As Hurricane Michael eyes up the Carolinas, South Carolina Gov. Henry McMaster issued an order Wednesday extending the state’s already in effect state of emergency, according to a statement from the governor’s office.
In early September, McMaster issued a state of emergency ahead of Hurricane Florence, and that declaration has yet to be rescinded, according to the statement.
The new order, issued Wednesday, extends the old one and allows resources necessary for hurricane response and recovery to stay in play in South Carolina.
“We know that Hurricane Michael is going to mean high winds in parts of the state and will bring the possibility of dangerous flash flooding along with it,” said Gov. Henry McMaster. “Team South Carolina is ready, but every South Carolinian needs to prepared to drive safely and listen to local officials’ direction regarding personal preparedness and potential impact to your areas.”
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Forecasters at the National Weather Service said Tuesday that Hurricane Michael could hit parts of South Carolina harder than Hurricane Florence in some ways. While the latest storm isn’t expected to dump as much rain on the Palmetto State as its predecessor, winds are expected to be stronger in some areas.
Additionally, the danger of trees potentially falling in higher due to the already saturated South Carolina soil, forecasters said.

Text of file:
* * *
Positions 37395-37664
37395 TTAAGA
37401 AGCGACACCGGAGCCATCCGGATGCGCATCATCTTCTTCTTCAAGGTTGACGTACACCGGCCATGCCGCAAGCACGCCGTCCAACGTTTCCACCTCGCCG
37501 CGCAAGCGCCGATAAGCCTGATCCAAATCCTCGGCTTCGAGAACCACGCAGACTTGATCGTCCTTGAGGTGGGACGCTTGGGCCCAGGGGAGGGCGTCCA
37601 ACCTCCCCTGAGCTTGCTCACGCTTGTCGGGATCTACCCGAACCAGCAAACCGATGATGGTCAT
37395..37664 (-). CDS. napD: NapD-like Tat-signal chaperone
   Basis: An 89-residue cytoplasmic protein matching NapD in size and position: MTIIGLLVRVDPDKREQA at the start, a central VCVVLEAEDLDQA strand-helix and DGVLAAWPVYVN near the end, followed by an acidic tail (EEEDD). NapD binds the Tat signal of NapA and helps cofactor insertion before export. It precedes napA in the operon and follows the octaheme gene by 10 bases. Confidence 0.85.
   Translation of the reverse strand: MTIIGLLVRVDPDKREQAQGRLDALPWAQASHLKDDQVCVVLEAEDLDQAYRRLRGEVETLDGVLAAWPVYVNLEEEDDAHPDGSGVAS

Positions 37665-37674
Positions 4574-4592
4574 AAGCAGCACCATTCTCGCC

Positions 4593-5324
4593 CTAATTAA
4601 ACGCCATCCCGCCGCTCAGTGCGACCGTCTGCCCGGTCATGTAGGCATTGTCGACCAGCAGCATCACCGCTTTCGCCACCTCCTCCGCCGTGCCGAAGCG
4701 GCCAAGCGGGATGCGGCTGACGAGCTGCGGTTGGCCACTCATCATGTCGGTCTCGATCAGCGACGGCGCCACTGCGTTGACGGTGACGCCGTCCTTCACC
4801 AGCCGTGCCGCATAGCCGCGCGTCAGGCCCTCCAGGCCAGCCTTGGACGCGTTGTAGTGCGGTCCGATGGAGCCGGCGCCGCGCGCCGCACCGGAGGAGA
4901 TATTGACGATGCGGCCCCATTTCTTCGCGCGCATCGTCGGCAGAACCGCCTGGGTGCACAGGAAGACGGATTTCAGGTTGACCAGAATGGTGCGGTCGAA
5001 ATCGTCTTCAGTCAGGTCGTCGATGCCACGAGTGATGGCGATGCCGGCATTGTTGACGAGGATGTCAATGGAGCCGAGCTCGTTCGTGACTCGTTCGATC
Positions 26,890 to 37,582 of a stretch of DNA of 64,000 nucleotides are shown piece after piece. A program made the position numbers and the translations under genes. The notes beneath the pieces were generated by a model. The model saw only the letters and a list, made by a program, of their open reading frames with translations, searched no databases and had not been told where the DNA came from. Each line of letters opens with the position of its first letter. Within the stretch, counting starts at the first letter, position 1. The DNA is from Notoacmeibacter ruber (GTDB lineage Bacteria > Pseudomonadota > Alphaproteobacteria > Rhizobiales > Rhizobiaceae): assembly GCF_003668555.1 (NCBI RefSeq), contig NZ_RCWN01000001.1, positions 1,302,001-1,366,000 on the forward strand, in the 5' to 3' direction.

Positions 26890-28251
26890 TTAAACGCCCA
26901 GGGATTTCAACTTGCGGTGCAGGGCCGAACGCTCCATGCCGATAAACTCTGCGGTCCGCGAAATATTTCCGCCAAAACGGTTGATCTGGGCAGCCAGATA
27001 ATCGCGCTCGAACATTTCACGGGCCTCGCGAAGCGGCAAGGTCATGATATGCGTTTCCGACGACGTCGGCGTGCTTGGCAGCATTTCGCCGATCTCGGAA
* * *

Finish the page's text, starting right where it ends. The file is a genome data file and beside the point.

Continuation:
“We are on alert ... and the (state Emergency Operations Center) is fully staffed, and the situation is being monitored very closely,” McMaster told reporters Wednesday. “When it comes time to make announcements, we will be doing that. I’d ask everybody to stay tuned. And, again, pray for the people in Florida. And we will be having conversations with them about how we can be helping them, while we’re still rebuilding ourselves.”
McMaster said areas of the Pee Dee hard hit by Hurricane Florence “are liable to get some more rain,” adding S.C. emergency management officials anticipate heavy rainfall of 2 to 6 inches from Columbia to the Upstate.
Hurricane Michael, which strengthened to a Category 4 storm Wednesday morning, is expected to hit South Carolina Thursday after crossing Georgia and the Florida panhandle, according to the National Oceanic and Atmospheric Administration. The Palmetto States will begin feeling its effects Thursday morning, forecasters said.
“While we will not see the full force of Hurricane Michael the way Florida will, we could see gusty winds, rain, flash flooding and even tornadoes,” S.C. Emergency Management Director Kim Stenson said. “Over the next day, it will be vital for everyone to be prepared to act if told to do so by your local public safety officials.”